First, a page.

“Are You Better Now?”

I had to return to my GP for a new referral to my psychiatrist. I had the Locum doctor who was obviously unfamiliar with my background.

While answering the standard questions about medications etc, another question was asked.

“Are You Better Now?”

And within seconds my eyes began to fill with tears and I took a deep breath before responding, “Well I do not cry every single moment of the day now.” And then the next 10 minutes of the appointment was spent trying to not cry because all I kept thinking was,

“How does anyone feel ‘better’ after child loss or losing a loved one?”

Because, no I am most certainly NOT feeling better. I am simply learning how to wear a mask and hide my emotions most of the time. I no longer struggle to hide my emotions from the general public, because most of the general public do not wish to see a woman sitting, drinking coffee, with tears streaming down her face. It makes them uncomfortable and wonder if I am about to leap up wielding a weapon and harming others. I can tell because of the looks of horror and uncertainty on their faces. As well as the fact I have had people move seats away from me lol.

Amazing that as a society we view genuine emotions with horror and discomfort, yet we encourage people to show a ‘strong face’ etc, in times of despair. Oh sorry, but my son died 2 1/2 years ago and you believe this to mean my feelings of despair should be over by now? Well let me tell you that I shall NEVER be over my feelings of despair and loss, regarding my child. And until or unless you experience this type of loss, you have NO RIGHT to expect me to meet your beliefs about this type of grief.

I am angry, so very angry. My son did not deserve to die how he did. My children did not deserve to lose their little brother. Jaie’s Fiancee and daughter did not deserve to lose him in any way.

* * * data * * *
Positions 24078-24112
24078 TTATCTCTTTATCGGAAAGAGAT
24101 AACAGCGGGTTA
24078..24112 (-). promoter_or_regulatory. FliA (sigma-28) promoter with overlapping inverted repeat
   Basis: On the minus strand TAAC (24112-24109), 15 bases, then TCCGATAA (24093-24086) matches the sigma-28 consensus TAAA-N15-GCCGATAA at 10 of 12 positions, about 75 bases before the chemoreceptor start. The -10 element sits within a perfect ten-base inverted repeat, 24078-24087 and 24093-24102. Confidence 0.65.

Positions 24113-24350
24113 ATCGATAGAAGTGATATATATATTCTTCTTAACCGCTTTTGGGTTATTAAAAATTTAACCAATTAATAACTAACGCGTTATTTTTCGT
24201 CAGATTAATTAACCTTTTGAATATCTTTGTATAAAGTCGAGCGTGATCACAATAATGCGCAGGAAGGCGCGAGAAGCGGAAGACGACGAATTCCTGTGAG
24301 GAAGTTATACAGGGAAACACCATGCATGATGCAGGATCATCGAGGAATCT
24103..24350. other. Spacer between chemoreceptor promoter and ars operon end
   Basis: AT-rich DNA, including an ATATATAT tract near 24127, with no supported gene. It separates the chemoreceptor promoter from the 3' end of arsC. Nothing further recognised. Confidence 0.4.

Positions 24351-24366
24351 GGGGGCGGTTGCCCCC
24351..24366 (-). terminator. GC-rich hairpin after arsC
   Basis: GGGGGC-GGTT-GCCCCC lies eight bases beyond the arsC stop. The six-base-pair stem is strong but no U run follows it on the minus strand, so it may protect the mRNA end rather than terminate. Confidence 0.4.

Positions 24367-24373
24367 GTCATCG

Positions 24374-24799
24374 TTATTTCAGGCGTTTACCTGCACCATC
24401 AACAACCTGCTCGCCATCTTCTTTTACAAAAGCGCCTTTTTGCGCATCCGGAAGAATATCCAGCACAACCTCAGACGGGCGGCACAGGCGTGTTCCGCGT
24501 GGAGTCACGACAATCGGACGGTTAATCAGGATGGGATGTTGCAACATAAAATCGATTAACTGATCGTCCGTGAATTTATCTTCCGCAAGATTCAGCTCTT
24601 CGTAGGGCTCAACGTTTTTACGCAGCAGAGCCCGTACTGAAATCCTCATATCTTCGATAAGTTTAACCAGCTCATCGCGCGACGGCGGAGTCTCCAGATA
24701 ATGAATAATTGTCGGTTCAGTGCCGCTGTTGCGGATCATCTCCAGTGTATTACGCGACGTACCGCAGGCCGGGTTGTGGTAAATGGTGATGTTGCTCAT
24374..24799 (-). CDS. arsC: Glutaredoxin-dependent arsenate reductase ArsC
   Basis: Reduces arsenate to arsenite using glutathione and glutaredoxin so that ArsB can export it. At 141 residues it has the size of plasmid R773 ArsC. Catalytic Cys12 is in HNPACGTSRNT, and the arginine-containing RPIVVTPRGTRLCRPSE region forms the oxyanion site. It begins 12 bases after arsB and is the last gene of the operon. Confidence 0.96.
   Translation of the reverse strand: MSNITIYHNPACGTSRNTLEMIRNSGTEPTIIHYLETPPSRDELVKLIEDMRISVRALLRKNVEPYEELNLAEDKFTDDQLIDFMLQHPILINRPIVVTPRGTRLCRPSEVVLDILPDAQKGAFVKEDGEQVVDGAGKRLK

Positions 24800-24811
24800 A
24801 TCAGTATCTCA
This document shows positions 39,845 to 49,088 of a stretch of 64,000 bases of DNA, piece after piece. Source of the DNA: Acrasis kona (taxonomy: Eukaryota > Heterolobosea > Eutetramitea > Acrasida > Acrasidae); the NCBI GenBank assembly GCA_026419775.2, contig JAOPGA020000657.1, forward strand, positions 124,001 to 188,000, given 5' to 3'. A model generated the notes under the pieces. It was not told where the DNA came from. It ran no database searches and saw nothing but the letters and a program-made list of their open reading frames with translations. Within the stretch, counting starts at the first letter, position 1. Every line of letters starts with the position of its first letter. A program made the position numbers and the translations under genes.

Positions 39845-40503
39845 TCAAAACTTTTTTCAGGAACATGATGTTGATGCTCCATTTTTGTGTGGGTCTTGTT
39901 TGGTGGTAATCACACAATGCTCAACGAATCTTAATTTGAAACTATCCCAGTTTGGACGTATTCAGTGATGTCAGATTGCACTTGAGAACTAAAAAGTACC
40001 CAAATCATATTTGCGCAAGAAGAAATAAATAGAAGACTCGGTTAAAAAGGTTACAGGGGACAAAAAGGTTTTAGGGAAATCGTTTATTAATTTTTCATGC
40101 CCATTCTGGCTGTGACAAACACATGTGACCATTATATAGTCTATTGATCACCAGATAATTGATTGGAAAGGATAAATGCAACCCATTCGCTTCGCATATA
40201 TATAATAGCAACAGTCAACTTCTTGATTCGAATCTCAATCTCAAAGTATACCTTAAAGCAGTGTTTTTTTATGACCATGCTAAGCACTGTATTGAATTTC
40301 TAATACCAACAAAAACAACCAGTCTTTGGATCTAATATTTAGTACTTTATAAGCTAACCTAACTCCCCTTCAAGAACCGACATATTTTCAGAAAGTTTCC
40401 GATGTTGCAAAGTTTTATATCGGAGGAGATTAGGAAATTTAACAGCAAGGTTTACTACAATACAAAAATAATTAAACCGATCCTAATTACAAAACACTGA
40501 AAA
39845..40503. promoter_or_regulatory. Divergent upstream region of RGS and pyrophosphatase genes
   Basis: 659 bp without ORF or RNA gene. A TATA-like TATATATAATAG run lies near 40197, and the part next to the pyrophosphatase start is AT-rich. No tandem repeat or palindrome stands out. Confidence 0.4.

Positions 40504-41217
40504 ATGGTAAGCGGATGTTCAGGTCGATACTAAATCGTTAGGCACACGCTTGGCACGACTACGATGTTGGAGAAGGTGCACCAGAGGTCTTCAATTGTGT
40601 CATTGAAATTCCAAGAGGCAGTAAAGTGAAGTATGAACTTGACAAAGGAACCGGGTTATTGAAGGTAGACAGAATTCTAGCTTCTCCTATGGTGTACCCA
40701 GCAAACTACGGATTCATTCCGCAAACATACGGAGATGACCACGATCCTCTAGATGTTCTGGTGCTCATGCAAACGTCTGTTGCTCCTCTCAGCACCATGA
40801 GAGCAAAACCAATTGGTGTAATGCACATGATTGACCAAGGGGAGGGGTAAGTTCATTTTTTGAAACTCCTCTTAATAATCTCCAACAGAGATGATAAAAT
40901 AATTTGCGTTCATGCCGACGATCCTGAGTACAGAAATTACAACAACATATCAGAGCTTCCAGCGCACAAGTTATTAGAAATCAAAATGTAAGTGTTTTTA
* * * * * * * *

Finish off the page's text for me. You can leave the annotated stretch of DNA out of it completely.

So I am angry to be asked “Are you better now?” I am angry my baby is dead. I am angry his little girl will have no living memories of her daddy. I am angry that my eldest son spoke of everything being ‘tainted’ by Jaie’s death. I am angry that my daughter does not have an argument with her little brother, but in the next moment is defending him against  anyone else. I am angry that his Fiancee has been placed with so much sorrow and stress on her young shoulders. I am angry I couldn’t help my son.

But I am not angry with Jaie. I am simply devastated that my youngest child felt so bereft of hope he took his own life. I am saddened he did not realise that he had an illness which destroyed his mind and life. An illness which was manageable.

‘Love Sometimes Comes Like a Dream & Leaves Like a Nightmare’


6 thoughts on ““Are You Better Now?”

  1. My heart goes out to you, and you are by no means alone in “long” lasting grief. It is perfectly normal to *never* get over the loss of a child, regardless of how it happened – or when. It is inexcusable that Mental Health awareness, even in the medical profession, remains woefully inadequate.

    About the same time your son died, the mentally ill son of a friend and colleague was murdered by the police. He was shot twice in the back at point blank range – “in self-defense,” WHILE Jeremy’s arms and legs were held as he was restrained face-down and tazed. While the police cleaned up the mess and removed the body, they held my friend in the back of an unbearably hot police car (without even a window cracked for ventilation), and refused to allow her to join her daughter and ex-husband, only yards away. The media reported the “official” story, despite the fact that there were witnesses.

    Imagine being triggered any time you see a police car, hear a siren, or run into an uniformed officer in a convenience store. How does one EVER get over that? I will never get over the memory of my friend on that day in the hospital myself, and he wasn’t even my son.

    Personally, I will *always* be both angry and depressed about what happened as the result of the lack of mental health training for police – and at his Cincinnati psychiatrist of many years (unfortunately, still considered a “good” psychiatrist even though he “doesn’t believe in” first line anxiolitics and sees patients for 10-minute appts.). This supposed mental health “expert” refused to squeeze him in when Jeremy called for an emergency appointment SEVERAL times in the month prior – and refused to medicate him adequately, threatening to withhold medication entirely if Jeremy continued his “drug seeking behavior” — despite the fact that he had been a model, meds-compliant patient simply reporting TO HIS DOCTOR that he was under-medicated. [Search for “When Breaking News Becomes Personal” on my blog if you are interested]

    America’s “war on drugs” counts its casualties in the lives of the mental health community, under the pretense of protecting drug addicts from themselves.